Keith Waldrop
from Falling in Love through a Description


The Growth of Private Worlds from Unattached Feelings



Ambiguous words provide harmless
remarks. Suddenly things mean something quite
different. Transfigured faces. Harmless
laughter sounds like derision. A fire
breaks out in a faraway town.

Brilliant hair. Blowing. In the morning, I
run away. No direction. No
up or down. No dimension. Everything
happens quickly. A subtle, per-
vasive, and strangely uncertain light.

Conversation in a low voice through an iron
tube 3,120 feet in length. Eternal harmony,
practicing on silent violins. Fourteen times
lighter than air. Thus we distinguish
primary, nondirectional urge. Driven.

First, in default of anything better, with
a little tin cannon, the torn remnants of which are
now before you. We can compare it to a
photographic plate. Happiness contentless
but bright. Afterward, with pistols.

It is a pulse and not a puff. Specifically: in the
limbs, forehead, chest, or stomach. She hurts
in her breast and her abdomen, but it is
more a sadness. A progressive
series, subject to interruption.

Something is going on. The dead Arch-
duke is resurrected. Unusual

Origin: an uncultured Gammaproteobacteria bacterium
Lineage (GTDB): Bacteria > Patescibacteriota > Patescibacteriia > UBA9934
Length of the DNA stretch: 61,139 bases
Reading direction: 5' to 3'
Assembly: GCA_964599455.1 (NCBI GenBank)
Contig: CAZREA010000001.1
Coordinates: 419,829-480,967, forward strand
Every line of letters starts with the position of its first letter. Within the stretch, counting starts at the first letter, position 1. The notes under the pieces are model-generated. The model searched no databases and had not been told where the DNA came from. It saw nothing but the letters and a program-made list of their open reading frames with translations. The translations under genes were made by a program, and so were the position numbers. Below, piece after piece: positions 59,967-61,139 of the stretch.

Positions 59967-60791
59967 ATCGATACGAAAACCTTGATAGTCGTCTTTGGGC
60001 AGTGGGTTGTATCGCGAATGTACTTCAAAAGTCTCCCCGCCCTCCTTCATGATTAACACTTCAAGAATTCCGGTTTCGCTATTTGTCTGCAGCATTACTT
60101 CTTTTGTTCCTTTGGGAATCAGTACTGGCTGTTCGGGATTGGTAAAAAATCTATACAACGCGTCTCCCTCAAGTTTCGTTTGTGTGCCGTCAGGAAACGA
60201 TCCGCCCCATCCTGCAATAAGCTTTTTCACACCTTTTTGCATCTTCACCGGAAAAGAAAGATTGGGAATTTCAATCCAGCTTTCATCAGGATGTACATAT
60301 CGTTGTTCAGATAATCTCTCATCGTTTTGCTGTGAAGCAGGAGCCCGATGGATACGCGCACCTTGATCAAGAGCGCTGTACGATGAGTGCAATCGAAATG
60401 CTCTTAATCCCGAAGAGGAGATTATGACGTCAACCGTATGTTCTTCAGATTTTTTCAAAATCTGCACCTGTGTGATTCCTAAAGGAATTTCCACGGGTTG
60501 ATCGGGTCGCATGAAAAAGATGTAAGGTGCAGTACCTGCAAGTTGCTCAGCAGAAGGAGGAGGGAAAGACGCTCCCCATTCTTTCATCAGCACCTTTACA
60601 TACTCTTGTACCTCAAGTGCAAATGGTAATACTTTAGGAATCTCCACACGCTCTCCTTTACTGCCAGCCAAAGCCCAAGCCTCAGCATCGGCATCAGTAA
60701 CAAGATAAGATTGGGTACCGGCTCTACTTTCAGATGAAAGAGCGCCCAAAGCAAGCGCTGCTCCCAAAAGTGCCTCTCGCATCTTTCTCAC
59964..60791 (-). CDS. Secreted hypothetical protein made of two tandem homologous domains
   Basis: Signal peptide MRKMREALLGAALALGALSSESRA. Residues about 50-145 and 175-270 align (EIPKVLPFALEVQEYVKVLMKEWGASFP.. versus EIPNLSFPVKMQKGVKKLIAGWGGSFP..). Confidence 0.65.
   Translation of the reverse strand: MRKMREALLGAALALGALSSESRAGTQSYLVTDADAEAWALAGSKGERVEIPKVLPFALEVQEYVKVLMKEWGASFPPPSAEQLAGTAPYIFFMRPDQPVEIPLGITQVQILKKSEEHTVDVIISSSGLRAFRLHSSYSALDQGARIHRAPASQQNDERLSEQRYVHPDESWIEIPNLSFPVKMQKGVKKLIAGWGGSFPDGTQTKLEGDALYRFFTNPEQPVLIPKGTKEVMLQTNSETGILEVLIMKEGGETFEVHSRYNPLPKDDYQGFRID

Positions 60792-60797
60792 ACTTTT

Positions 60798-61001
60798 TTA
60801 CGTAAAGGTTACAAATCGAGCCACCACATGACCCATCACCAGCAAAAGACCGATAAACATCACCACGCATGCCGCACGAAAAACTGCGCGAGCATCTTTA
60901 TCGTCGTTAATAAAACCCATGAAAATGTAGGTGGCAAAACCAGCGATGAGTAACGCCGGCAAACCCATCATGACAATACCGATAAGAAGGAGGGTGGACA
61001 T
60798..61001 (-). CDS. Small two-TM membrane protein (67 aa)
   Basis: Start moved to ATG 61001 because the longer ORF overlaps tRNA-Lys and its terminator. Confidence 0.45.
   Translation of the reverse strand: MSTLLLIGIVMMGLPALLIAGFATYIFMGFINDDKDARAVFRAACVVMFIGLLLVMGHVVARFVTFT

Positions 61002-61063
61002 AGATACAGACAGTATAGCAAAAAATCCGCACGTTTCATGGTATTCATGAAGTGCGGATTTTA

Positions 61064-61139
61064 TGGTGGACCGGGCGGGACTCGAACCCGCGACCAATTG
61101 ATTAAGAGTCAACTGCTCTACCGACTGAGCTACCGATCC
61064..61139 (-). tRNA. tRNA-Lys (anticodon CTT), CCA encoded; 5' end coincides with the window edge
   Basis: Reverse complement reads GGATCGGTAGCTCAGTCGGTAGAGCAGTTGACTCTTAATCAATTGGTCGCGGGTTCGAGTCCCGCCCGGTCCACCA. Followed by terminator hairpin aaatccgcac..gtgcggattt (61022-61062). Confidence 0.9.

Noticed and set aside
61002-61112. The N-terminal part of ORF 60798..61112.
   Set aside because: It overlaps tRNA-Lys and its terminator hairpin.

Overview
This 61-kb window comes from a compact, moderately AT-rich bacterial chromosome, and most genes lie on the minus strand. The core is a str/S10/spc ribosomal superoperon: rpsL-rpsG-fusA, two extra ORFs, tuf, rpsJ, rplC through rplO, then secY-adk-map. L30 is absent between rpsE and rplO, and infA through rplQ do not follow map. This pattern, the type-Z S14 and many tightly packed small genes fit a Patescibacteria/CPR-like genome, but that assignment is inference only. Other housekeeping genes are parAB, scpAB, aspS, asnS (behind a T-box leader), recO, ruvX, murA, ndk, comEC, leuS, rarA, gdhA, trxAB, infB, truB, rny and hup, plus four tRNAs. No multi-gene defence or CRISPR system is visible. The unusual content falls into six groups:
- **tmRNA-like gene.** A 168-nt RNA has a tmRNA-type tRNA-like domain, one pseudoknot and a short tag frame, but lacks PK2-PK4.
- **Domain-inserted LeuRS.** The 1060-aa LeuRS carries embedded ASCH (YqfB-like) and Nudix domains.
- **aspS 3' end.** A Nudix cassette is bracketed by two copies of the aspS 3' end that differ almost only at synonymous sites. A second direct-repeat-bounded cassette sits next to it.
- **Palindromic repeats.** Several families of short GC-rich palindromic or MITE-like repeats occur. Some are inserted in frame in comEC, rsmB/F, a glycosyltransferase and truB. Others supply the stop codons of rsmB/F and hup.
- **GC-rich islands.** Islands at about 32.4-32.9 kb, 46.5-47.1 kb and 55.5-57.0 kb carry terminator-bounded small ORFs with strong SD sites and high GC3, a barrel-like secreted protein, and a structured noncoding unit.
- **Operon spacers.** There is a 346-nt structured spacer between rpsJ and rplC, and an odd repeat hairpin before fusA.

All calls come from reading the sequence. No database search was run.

beauty of the landscape. I think the world
is turning around me. Whatever position we
take, space is not place.

The two men in raincoats, a few
steps away, are the priest Melchizedek and old
Doc Brinkley. Overpowering glory of the sun-
light. Menacing faces. Traps. Allusions. At
twelve o'clock, there are additional insults.

The world is changing. Odd words
picked up in passing. Scaffolding around
sound houses. Something is bound to
happen. A trail is blazing. Hold
on: there is always a farther step.

Under the voice. To and fro. And thus tardily
deliver up the motion. We shall fly straight
into the sun. Beware of starting small—everything
else may follow. Unbearable, because
it comes from within and will out.

Who first constructed a perfect violin? While
the wave moves forward through considerable
distance, each particular particle makes only
a small excursion. I myself have had objective
experiences, which I would not interpret.